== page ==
New tenancies processed through lettings platform Goodlord may be bucking the trend as the firm’s data suggests rents fell in five out of eight regions in England and Wales last month.
This would appear to go against other data that has been showing rents have been broadly rising across most regions since the tenant fees ban was introduced in June.
Referencing firm HomeLet reported that in July new rents were up 1.7% in the UK, excluding London, and said the only English region where newly agreed rents have gone down is the north east – but by just £1.
However, Goodlord’s analysis found the biggest drop in rents was in the west midlands, down 1.11% on a monthly basis to £711 in July.
Average rents also fell in Wales, London, and the south-east and south-west of England, it claimed.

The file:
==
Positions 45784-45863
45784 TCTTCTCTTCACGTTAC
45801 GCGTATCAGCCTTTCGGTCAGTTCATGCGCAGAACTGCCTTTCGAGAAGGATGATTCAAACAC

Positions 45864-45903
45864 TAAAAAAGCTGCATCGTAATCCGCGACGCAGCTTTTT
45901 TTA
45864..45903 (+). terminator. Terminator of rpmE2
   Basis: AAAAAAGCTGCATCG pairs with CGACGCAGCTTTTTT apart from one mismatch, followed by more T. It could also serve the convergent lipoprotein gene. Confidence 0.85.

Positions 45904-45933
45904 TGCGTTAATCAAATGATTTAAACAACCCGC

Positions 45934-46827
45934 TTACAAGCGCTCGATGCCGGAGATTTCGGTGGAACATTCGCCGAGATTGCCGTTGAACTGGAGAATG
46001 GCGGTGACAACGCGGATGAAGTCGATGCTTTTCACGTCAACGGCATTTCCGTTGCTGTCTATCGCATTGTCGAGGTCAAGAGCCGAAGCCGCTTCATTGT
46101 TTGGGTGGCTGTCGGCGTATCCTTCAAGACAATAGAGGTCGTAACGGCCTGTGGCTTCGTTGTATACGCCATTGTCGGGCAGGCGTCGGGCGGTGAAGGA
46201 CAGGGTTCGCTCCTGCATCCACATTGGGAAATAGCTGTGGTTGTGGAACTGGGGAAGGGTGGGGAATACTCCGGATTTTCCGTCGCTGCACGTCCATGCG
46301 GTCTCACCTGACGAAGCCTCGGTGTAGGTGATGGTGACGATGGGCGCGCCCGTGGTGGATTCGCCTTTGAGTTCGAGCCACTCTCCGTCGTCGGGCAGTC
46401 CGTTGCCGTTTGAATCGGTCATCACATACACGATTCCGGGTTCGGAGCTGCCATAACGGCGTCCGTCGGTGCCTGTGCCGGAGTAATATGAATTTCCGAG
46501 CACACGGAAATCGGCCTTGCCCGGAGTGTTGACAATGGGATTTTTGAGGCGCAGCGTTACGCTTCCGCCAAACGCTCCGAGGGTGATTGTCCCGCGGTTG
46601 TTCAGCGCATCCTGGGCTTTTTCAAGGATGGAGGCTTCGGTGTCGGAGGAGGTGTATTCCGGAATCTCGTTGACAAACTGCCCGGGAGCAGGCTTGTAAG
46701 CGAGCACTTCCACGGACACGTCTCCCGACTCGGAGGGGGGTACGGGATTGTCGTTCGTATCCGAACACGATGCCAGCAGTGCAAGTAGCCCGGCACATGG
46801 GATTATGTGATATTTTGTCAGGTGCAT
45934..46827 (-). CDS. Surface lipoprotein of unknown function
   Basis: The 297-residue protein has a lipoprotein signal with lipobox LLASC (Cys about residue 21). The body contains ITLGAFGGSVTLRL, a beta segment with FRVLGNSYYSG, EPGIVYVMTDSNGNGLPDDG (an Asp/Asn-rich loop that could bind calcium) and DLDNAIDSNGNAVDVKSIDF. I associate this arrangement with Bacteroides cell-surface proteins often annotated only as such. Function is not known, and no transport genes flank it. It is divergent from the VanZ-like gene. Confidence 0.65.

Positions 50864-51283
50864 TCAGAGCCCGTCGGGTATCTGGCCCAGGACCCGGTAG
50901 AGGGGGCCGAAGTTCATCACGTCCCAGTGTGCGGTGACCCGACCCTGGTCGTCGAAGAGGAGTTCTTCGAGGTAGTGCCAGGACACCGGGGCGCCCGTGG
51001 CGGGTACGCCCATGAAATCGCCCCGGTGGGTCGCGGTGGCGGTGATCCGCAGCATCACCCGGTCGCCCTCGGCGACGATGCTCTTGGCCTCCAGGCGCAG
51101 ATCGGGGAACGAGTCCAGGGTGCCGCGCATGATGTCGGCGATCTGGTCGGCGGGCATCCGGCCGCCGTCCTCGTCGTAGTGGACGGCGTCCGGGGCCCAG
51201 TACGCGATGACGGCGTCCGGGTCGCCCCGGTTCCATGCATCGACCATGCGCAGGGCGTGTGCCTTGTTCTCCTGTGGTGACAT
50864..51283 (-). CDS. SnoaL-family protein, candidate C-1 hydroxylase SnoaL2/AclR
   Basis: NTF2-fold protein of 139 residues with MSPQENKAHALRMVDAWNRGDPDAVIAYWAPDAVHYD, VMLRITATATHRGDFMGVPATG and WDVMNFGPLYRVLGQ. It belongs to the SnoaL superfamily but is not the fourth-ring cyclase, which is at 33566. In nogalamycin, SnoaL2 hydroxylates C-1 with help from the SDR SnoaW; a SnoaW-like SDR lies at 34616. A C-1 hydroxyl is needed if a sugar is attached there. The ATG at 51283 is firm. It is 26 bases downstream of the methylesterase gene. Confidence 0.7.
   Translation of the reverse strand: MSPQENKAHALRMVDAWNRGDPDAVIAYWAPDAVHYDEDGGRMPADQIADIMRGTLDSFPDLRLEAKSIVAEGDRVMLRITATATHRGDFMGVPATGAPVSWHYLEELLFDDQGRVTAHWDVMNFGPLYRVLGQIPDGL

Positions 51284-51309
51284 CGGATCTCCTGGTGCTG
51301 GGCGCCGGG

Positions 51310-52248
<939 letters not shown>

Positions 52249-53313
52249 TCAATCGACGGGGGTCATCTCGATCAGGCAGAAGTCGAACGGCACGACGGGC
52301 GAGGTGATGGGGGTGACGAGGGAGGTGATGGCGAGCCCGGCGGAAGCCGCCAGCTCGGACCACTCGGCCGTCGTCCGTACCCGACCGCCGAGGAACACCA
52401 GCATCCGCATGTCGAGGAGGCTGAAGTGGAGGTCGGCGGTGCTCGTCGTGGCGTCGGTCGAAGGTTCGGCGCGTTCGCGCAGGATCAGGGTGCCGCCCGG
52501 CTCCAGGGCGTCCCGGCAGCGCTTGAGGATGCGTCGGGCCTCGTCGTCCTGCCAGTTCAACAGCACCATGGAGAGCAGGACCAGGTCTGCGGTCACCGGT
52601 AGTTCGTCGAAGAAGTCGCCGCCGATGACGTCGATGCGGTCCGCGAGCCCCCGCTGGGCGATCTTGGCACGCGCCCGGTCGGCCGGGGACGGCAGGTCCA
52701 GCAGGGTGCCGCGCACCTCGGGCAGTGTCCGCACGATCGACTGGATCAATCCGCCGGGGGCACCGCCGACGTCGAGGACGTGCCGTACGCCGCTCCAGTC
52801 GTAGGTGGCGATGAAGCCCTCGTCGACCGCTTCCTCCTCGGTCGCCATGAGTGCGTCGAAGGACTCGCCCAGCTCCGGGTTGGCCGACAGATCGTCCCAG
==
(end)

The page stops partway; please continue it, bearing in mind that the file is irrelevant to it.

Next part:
Rents increased by the most in the north-west of England at 2% between June and July to £750 a month, according to Goodlord.
Tenants in the north east of England and the east midlands also saw an increase.
The highest monthly average rent was in London, at £1,608, which also continues to be the least affordable region for renters in the UK, with an affordability ratio – based on annual income divided by rent – of 3.3.
The analysis also found that the south west of England continues to have the lowest average void periods in the UK, where it took just nine days to fill a property in July.
It took almost three times as long to fill a vacant property in the east midlands in July, where the average void period was 25 days.
Asked why its data was so different to others, a spokesman for Goodlord said: “The data is based on tenancies that have been both signed and executed each month across the UK, which is the most accurate way of tracking rental trends.
“We weight the data to ensure comparative figures month on month are accurate, with the typical sample size being over 4,000 executed tenancies from across the UK.”